Blue-green Algae Poisoning | Companion Care
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Blue-Green Algae Poisoning In Pets

Blue-green algae can be found in any stagnant water sources including garden ponds, garden pots, bird baths and fountains!

Blue-green algae are not technically algae, but the name used to describe a group of bacteria called cyanobacteria. These bacteria can’t be seen with the naked eye but when they clump together on the surface of the water they can look like green, blue-green or brown algae. They’re appearance is sometimes describes as a blue-green scum or foam and often accumulates at the edges non-flowing fresh water such as ponds, lakes and reservoirs. They are most abundant during periods of hot, sunny weather and low rainfall in mid-to late summer months.

Not all types of blue-green algae are dangerous, but some can produce toxins which are very harmful to a dog’s liver. Unfortunately, it’s not possible to tell which blue-green algae are toxic and which aren’t, without laboratory testing. These algae are poisonous to other animals too when swallowed, including to humans.

If you think your dog may be suffering with blue-green algae poisoning, contact your vet immediately.

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More about blue-green algae poisoning in pets

  • Vomiting
  • Diarrhoea, dark, tarry stools
  • Lack of appetite
  • Excessive drooling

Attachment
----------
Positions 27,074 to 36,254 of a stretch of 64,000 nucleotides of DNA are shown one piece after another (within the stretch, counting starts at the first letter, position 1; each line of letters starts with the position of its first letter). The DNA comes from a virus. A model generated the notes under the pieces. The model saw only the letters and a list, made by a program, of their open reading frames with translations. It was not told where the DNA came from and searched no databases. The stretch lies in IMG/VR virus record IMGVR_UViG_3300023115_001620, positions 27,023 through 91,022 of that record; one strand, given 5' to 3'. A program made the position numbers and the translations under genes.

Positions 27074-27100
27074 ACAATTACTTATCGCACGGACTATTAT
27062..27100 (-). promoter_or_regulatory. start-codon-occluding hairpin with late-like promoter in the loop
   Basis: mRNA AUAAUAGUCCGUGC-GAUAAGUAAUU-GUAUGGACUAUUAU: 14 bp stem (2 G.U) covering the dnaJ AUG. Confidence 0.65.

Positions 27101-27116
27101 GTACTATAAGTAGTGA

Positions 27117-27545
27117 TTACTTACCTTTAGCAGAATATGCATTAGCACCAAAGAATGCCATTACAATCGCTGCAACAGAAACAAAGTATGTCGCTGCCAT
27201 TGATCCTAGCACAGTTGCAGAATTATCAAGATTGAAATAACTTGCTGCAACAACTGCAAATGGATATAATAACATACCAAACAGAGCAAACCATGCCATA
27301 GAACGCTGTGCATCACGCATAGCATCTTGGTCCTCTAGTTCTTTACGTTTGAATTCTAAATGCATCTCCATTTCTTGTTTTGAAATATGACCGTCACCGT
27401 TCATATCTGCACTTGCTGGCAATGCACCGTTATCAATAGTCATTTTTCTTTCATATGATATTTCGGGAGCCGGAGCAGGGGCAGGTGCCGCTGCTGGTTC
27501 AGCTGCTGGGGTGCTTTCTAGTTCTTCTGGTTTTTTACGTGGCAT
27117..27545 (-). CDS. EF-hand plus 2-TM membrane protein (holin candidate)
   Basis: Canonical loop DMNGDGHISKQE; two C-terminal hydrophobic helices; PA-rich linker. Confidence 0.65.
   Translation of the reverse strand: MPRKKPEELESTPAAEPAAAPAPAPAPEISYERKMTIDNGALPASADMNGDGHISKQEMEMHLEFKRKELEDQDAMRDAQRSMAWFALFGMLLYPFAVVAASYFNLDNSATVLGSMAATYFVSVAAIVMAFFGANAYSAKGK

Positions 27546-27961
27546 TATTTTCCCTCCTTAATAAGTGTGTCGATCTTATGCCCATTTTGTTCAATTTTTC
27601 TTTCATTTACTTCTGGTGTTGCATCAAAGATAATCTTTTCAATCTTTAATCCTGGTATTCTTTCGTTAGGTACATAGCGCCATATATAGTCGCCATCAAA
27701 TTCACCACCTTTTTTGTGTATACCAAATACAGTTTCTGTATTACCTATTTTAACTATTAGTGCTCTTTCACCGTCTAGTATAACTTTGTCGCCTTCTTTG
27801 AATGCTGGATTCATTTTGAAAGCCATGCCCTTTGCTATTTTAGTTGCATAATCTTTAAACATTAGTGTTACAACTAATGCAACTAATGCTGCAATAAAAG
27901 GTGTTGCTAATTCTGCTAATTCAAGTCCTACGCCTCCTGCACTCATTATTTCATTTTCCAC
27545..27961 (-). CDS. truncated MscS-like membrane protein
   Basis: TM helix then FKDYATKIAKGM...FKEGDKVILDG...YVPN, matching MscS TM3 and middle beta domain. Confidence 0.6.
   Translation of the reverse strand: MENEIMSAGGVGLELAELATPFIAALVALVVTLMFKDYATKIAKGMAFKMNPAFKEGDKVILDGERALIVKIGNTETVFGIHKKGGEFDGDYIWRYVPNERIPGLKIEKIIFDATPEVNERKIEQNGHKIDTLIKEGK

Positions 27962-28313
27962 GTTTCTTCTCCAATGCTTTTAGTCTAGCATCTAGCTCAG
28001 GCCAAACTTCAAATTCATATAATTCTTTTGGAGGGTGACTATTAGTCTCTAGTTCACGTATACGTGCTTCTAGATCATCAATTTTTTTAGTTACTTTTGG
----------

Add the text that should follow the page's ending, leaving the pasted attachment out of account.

• Confusion/disorientation
  • Weakness/collapse or even coma
  • Muscle tremors/seizures
  • Breathing difficulties

If left untreated, blue-green algae poisoning can cause liver failure and quickly be fatal. Always contact your vet if you are worried about any of these signs. Even though many of them are seen with other (less serious) conditions, early aggressive treatment is key for the best chance of success.

There is no specific antidote for blue-green algae poisoning and depending on the signs, your vet will use supportive treatments such as oxygen therapy and a drip. More intensive care may be required if your dog has more severe signs such as collapse and seizures. Your vet may also induce vomiting to remove the algae from your dog’s stomach or give activated charcoal to absorb the toxins.
  1. Never ignore blue-green algae warning signs or news reports
  2. Don't let your dog drink from or swim in water you suspect might be contaminated
  3. If you see blue-green algae, assume they are toxic and keep your dog away from the water
  4. Always rinse your dog thoroughly after they've been swimming

Remember blue-green algae can be found in any stagnant water sources including garden ponds, garden pots, bird baths and fountains!

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